Prime Minister Justin Trudeau raised a flag on Parliament Hill Wednesday morning to honour Indigenous people who were forced to attend residential schools.
He said the Survivors’ Flag also serves as a daily reminder that some children never returned home from the schools.
Trudeau added that reconciliation is the responsibility of all Canadians.
The prime minister spoke in front of a crowd that included residential school survivors from around the country, telling them the church-operated, government-funded institutions were based on terribly wrong beliefs and understanding.
Andrew Carrier, a Catholic day school survivor who now sits on the National Centre for Truth and Reconciliation’s Governing Circle, said it is important for Indigenous and Métis people to be proud of their language and culture.
He encouraged all Canadians to reflect on the history of residential schools that operated for more than a century in Canada.
Carrier, a member of the Manitoba Métis Federation, said the flag-raising signifies the ongoing commitment of survivors to expose the truth about what happened in the system.
He said that truth is igniting a change in the minds of Canadians.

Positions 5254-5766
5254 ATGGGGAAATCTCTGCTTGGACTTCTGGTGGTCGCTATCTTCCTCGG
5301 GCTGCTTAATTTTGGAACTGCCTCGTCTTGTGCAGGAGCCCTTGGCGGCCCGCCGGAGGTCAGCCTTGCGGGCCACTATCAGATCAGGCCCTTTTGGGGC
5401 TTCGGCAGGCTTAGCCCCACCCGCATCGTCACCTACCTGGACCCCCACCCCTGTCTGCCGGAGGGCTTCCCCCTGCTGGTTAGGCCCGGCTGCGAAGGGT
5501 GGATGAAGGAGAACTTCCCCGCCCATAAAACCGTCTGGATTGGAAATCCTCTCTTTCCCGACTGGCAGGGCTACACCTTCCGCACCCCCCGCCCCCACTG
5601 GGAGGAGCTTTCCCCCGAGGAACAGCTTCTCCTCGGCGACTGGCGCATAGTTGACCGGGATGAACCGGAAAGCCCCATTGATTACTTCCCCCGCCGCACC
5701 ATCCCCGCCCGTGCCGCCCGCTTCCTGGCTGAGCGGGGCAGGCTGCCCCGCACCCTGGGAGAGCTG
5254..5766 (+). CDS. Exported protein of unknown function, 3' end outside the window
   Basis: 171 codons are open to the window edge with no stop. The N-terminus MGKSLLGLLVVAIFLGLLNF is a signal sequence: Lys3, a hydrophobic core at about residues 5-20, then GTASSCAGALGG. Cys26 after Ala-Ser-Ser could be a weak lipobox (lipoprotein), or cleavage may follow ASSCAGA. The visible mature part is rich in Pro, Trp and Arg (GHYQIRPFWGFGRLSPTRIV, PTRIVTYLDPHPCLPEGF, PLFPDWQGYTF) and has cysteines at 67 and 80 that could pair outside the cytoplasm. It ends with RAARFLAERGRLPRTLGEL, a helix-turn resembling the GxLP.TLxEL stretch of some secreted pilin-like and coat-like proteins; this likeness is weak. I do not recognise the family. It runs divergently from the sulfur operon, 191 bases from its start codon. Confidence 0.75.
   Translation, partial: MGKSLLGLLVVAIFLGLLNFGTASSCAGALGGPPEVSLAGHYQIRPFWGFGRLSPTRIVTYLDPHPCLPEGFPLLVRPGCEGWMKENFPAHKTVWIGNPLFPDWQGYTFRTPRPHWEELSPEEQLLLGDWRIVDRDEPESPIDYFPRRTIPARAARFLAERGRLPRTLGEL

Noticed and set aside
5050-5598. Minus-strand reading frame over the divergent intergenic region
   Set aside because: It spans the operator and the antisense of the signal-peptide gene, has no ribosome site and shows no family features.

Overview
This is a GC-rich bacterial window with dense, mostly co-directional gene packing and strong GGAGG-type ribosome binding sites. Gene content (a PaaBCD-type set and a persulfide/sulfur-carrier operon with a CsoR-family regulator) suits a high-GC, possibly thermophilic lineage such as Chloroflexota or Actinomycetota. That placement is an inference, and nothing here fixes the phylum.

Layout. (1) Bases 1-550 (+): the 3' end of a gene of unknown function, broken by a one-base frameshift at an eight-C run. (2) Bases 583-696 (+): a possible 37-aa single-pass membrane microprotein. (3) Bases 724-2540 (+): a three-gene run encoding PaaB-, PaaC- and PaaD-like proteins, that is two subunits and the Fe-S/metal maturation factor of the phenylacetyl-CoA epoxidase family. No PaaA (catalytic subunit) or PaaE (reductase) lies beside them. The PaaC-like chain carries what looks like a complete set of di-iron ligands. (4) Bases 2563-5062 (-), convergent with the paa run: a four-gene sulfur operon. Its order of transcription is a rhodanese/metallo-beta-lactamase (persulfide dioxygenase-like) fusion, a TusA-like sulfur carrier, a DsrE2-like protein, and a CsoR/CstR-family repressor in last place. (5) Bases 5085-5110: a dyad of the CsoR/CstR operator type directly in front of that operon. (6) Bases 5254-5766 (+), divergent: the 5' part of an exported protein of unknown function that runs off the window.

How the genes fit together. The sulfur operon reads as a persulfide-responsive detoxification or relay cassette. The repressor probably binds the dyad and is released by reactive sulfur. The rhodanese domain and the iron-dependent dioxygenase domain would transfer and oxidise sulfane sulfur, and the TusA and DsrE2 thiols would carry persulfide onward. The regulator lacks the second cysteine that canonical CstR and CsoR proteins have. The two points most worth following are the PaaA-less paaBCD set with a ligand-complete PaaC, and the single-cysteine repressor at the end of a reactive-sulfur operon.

“It is also a reminder that a great deal of work remains on this journey of reconciliation,” he said.
“My hope is for us to continue to walk this path together in harmony. That’s a bumpy path for sure, but we must try for the name of all our children.”
Trudeau said there is much more work to do.
“While residential schools were trying to teach Indigenous peoples that their language had no value, that their cultures had no value, that their identity had no value, every other school in Canada was teaching non-Indigenous kids the same way, that Indigenous languages culture, people have no value,” he said.
“We all have work to do in our hearts and in our systems.”
Gov. Gen. Mary Simon said at the ceremony that raising the flag on a day of celebration acknowledges that life is filled with both joy and sorrow.
“While today we celebrate progress in reconciliation and the joy inherent in Indigenous culture, we do so in the shadow of the memory of children who died and suffered in residential schools and the intergenerational trauma their families and communities continue to experience,” she said.
“Canada will never forget as it looks to build a future where we are all celebrated and all our stories are valued.”
Later on Wednesday, outside the House of Commons, New Democrat MP Leah Gazan said residential school denialism needs to end in Canada, and she is considering legal mechanisms to help make that happen.
“Survivors deserve protection. Those of us who have intergenerational impacts deserve protection, our communities deserve protection,” she said.
Fellow NDP MP Blake Desjarlais called on the federal government to introduce a strategy to ensure there is urban housing for Indigenous people to address ongoing poverty concerns.
“It is no question that as time continues, we will lose lives,” he said, urging a strategy to be brought in before winter arrives.